Also good advice that newsroom leaders have to internalize:

“Don’t tell your staff they have to ‘do more with less’ unless you are providing tools for them to work more efficiently (in my career, a few things that have actually helped us do more with less are portable computers, spreadsheets, databases, cellphones and pagination). Usually, ‘do more with less’ is a management cliché that means we have failed to make tough decisions about priorities.

“As you focus more attention on digital platforms, you have to focus less on print. Consult with your staff and colleagues and make tough decisions about priorities. How are you going to change the newshole, design, editing process, content, staffing, etc. of the print product so you can focus more attention on digital.”

In other words, what are you really changing? You don’t have the staff you used to have, you never will again – “Newspaper companies have seen their advertising revenues drop by 58 percent from the third quarter of 2005 to the third quarter of this year (64 percent after adjusting for inflation). Any profits are achieved only by severe cuts in staff and other costs. That path is simply unsustainable.” – and you have a shifting audience.

What will adaptation look like in your newsroom?

Related: The Innovation Excellence website takes seven quotes from Moneyball and explains how they directly relate to driving innovation through an organization.

Read Full Post »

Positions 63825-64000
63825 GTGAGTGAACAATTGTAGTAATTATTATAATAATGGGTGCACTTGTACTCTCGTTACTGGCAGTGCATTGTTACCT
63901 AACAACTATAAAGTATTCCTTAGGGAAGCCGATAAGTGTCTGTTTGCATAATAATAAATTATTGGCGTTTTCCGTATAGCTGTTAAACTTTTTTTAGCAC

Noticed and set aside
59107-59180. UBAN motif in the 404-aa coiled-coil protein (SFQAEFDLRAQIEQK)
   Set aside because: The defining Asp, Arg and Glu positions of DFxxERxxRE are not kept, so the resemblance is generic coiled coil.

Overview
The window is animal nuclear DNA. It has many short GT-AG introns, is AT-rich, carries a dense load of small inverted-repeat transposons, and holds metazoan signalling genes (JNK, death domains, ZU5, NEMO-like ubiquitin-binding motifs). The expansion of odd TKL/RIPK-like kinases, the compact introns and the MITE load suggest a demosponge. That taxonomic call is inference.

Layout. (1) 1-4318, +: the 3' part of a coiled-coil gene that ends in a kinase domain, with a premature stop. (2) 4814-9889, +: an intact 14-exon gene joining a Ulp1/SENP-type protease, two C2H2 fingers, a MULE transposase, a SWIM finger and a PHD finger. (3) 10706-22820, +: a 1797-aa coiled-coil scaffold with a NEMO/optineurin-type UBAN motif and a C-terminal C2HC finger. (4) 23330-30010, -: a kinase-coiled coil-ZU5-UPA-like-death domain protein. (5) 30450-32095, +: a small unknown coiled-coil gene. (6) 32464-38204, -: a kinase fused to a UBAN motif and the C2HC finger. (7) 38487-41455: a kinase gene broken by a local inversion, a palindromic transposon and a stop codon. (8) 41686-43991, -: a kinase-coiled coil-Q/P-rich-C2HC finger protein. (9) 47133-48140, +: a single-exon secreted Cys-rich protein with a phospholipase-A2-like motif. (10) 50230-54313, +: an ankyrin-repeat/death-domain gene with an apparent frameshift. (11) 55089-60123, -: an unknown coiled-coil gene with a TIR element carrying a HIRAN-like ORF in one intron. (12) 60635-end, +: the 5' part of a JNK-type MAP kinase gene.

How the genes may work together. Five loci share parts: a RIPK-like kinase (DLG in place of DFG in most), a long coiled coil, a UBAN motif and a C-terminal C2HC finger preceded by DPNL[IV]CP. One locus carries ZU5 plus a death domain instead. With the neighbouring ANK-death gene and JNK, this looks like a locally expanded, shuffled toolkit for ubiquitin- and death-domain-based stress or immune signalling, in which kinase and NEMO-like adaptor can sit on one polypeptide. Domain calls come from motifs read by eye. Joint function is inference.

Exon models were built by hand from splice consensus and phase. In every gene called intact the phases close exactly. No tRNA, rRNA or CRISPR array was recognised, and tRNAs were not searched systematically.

image from everythingpr
Couldn’t have said it better myself — a portion of what Liz Heron, social media editor for the New York Times, told Poynter’s Steve Myers about whether reporters should use Twitter to break news before it appears on the Times’ own website:

“Encouraging individual journalists to use social media for reporting is a key part of our journalistic strategy and an important part of our future success as a news organization. … If our staff uses social media well, it only serves to enhance our journalism as a whole.”

The question to my mind is what constitutes using social media well, and I would say it’s making your newsroom known as the go-to place for news that’s relevant to your community (whether that community is oriented to a place or a topic) and helping drive traffic to where your full stories appear, whether that’s in print, online or on the air. Certainly breaking news via Twitter can build the reputation of delivering news fast; whether it also drives traffic depends on how you follow up after those initial tweets — send a link, refer to details that will appear in the paper or on the air.

Having said that, know what your boss wants and expects. I don’t sign your paycheck.

Read Full Post »

« Newer Posts - Older Posts »